More from Cornell

By October 28, 2005

One of my first memories from college is hearing the dean of students at my alma mater refer to Cornell University as “that other school ending in -nell.” Given that, I probably shouldn’t be blogging on Cornell again so soon, but given the harshness of my last post, it seems the only fair thing to do.

According to another piece in the Cornell Daily Sun, there was another “forum” on free speech there on October 26. This one seems to have been more closely related to the Cornell American controversy I mentioned before, and two panelists’ comments on that unfortunate turn of events strike me as profound improvements on the “confusion” I criticized in the prior post. The first comes from Isaac Kramnick, a professor of government. After emphasizing that he found the American issue in question to be “trash,” he goes on to make a crucial point:

Even hurtful speech, even trash, should be protected speech. I don’t think there should be any restrictions on the freedom of speech. I don’t want to give anyone the legal authority to determine what speech is allowed, what is worthy and what is trash.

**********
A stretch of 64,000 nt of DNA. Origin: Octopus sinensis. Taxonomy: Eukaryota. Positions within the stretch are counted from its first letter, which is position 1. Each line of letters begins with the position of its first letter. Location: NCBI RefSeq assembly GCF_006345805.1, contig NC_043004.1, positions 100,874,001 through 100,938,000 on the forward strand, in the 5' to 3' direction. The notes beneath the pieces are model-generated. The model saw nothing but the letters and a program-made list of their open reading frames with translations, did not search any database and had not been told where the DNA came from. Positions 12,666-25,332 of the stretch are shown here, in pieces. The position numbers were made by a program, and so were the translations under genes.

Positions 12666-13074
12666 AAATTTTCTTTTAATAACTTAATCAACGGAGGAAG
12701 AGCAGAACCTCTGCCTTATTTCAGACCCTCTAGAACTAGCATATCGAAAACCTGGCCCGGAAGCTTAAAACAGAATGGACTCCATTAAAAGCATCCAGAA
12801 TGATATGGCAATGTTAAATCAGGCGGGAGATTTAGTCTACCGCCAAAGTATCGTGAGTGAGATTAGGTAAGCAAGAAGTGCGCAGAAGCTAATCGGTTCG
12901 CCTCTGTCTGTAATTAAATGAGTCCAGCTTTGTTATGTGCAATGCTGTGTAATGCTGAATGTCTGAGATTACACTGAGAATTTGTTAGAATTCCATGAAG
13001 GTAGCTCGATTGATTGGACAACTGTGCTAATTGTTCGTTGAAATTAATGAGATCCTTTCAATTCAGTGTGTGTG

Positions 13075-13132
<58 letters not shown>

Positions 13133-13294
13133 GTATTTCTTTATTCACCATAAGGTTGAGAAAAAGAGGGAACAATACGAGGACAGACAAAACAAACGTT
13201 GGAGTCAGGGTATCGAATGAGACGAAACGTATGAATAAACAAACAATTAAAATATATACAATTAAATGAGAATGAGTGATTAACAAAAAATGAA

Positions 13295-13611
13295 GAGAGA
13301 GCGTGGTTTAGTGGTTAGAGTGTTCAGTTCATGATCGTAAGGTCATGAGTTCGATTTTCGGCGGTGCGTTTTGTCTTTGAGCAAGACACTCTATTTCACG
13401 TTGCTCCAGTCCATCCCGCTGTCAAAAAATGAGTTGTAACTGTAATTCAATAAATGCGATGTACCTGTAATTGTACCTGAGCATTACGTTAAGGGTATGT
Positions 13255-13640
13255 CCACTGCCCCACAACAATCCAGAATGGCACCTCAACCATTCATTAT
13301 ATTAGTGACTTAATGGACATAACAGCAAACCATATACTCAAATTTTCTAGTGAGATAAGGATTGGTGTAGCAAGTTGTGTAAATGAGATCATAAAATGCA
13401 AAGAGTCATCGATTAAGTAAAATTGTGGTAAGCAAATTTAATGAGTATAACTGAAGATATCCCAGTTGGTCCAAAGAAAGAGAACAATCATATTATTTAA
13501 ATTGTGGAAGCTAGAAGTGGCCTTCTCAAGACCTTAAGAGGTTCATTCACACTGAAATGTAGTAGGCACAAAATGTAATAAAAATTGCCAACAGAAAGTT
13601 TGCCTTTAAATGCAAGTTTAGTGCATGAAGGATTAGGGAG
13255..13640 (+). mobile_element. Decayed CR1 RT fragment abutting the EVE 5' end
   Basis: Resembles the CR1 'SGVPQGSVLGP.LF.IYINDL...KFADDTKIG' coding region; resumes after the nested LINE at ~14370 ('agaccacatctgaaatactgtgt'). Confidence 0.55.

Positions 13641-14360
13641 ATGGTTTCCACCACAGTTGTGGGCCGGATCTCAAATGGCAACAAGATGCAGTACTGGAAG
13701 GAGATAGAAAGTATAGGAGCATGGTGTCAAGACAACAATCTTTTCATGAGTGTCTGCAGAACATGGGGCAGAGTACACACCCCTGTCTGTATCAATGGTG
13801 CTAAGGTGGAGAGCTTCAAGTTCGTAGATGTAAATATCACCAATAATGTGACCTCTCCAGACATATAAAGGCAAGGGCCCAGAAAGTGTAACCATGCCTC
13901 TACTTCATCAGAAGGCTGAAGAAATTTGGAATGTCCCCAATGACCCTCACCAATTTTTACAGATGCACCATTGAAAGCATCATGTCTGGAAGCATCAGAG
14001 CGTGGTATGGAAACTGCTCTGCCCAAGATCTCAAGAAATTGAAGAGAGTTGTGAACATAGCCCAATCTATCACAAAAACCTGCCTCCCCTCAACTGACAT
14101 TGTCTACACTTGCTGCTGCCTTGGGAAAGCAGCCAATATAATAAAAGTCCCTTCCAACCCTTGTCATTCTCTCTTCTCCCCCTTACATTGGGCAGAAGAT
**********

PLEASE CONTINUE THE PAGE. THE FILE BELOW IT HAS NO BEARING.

Kramnick seizes here upon one of the important principles FIRE so often elucidates—that one need not agree with speech in order to defend the speaker’s rights. None of us here at FIRE agrees with the views of every student and professor we defend. It’s simply not possible to simultaneously agree with everything College Republicans, Ward Churchill, evangelical Christians, and PETA supporters say, just to name a few folks we’ve defended. But it’s also not necessary: if one really loves freedom, one knows it is worth defending in and of itself, not as a means to some other end.

Here is the other item from Cornell that caught my eye:

On the topic of funding The Cornell American, Mitch Fagen ’08, president of the Cornell Democrats and fellow panelist, believed that it would be “a very, very bad idea” for the SAFC to “censor” organizations.

Right on, Mitch. As I noted in my other post, I don’t agree with what was published in the American, and clearly neither does the leader of the Cornell Democrats. Yet he recognizes that even his most bitter opponents have rights. If only more students had the same integrity as this one, liberty on our campuses would be in far better shape.

Schools: Cornell University